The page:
HOW TO WRITE AN ABSTRACT.
An abstract is a summary (word paragraph of about 150-250 words) of a longer piece of work, such as research work or dissertation, either published or unpublished which provides the reader with an overview of your research and its organization.
The purpose of an abstract is to help your reader understand key points in your paper, prepares the reader for the analyses in your paper, helps the reader to identify the most important points or keywords in your written arguments, and decides if it is worth reading.
When writing an abstract begin with the introduction which occupies 25% of the paper, it contains the reasons and relevancy of the research (identifies the problem), another 25% of the space indicates the methods used to carry out the research (indicate how many participants took place in the research), the results found occupies 35% of the paper (the basic findings) and lastly, the implications of the research occupy 15% of the paper (conclusion).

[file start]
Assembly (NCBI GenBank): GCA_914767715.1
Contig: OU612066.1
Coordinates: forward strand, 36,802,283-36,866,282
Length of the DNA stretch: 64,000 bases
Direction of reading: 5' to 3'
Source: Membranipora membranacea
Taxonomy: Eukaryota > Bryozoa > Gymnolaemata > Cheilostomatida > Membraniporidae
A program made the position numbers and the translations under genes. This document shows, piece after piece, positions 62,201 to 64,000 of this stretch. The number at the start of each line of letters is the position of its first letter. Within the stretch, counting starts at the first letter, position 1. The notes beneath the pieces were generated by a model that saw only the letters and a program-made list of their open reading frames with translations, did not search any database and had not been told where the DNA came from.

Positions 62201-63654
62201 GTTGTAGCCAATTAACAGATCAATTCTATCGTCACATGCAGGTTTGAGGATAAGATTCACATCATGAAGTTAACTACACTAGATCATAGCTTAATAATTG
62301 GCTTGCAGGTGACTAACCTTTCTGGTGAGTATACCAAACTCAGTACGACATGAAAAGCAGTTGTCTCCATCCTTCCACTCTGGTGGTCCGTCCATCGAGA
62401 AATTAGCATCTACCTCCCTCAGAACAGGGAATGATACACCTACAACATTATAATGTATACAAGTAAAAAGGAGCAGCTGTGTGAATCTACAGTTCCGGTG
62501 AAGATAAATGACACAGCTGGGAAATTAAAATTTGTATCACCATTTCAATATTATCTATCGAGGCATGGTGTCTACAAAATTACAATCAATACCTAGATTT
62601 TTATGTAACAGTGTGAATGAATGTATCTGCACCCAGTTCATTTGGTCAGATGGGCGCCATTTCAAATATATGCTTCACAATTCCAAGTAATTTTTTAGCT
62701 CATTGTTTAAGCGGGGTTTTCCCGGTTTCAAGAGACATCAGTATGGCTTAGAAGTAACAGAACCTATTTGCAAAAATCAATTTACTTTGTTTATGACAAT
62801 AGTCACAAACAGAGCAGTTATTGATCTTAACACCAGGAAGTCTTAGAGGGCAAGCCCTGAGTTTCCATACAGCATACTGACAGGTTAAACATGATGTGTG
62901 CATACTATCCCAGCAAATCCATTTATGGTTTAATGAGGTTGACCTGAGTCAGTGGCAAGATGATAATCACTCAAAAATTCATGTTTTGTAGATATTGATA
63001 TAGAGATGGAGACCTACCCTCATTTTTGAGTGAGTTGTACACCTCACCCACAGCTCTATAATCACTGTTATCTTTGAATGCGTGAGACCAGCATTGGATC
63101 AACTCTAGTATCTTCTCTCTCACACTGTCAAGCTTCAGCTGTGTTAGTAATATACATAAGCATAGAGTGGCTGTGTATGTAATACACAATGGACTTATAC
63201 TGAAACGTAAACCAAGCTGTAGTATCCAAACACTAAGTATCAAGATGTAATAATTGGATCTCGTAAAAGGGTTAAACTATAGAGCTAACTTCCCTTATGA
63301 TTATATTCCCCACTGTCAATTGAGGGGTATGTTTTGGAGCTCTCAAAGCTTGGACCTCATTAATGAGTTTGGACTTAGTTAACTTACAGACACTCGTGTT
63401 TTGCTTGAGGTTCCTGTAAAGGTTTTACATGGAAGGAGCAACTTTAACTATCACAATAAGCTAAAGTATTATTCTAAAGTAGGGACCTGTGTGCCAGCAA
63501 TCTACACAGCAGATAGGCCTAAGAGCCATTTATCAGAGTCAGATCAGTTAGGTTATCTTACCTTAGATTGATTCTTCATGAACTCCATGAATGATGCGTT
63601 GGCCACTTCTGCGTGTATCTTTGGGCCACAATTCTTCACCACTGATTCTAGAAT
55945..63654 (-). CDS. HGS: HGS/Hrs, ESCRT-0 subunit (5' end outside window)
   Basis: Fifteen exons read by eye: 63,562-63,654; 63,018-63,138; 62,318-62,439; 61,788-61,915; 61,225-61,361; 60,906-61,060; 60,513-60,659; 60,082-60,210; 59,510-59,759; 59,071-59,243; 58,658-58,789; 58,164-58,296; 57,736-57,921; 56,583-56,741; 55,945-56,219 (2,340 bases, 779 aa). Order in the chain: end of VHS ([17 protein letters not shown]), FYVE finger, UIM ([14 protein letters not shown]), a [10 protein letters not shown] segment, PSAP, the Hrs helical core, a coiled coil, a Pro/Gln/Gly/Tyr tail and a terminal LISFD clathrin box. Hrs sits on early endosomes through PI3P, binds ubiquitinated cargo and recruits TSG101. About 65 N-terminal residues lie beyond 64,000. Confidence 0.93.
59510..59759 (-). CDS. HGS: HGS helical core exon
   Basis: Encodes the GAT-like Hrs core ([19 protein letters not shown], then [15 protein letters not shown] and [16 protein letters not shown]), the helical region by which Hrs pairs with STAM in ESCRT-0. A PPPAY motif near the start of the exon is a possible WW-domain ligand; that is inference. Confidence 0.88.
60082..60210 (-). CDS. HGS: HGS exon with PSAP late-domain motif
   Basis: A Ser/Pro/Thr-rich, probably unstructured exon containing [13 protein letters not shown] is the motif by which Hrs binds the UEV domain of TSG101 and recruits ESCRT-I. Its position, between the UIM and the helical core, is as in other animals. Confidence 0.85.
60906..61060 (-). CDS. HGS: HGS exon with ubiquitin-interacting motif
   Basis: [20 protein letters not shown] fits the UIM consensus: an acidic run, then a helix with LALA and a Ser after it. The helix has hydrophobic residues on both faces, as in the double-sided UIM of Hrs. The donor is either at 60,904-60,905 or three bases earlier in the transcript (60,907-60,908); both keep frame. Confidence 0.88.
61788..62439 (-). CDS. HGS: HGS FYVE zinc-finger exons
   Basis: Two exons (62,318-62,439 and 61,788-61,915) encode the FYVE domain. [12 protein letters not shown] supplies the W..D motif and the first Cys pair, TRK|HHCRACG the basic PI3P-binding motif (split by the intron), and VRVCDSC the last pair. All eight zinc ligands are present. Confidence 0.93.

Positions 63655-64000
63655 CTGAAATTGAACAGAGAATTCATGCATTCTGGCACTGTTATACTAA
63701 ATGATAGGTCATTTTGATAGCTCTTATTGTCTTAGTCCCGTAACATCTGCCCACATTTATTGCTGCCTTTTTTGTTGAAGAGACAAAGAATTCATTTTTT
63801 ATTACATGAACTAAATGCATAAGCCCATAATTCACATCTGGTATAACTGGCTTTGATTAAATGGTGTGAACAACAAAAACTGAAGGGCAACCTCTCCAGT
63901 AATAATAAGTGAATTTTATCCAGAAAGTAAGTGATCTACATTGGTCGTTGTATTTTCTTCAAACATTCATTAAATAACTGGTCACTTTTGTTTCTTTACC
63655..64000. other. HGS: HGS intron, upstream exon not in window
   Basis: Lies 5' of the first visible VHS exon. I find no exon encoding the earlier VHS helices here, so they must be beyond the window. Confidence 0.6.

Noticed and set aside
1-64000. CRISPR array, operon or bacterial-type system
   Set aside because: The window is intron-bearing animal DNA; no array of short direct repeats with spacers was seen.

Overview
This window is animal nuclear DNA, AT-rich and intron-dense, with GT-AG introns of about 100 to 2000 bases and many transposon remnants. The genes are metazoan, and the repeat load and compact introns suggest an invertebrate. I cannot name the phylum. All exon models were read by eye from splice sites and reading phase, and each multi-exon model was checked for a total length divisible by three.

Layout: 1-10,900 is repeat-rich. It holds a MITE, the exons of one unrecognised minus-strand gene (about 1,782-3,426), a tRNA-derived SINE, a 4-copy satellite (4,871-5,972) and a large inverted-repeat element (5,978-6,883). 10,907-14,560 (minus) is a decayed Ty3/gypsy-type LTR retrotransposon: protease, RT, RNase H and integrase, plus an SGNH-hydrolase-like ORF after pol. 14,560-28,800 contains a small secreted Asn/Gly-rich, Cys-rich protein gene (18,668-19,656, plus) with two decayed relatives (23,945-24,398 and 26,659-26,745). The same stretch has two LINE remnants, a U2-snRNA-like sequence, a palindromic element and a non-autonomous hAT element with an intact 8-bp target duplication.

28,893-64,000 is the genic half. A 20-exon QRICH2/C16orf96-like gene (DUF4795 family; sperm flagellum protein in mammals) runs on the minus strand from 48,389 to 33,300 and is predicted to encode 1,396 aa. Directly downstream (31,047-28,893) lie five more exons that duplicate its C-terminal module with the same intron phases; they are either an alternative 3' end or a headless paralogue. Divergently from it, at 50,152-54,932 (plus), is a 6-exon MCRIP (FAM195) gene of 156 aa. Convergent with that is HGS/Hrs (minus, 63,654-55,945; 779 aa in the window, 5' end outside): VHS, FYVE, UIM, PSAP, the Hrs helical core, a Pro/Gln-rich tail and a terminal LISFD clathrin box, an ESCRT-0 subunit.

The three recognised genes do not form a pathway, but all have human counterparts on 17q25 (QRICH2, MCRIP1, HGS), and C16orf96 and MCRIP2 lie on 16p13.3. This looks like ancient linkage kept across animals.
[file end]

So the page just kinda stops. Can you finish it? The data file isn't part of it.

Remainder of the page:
Your abstract should avoid lengthy background information, citations or references, procedures for laboratory testing, software used or statistical methods, avoid acronyms or undefined abbreviations, avoid interpretations of the results that are not in the context.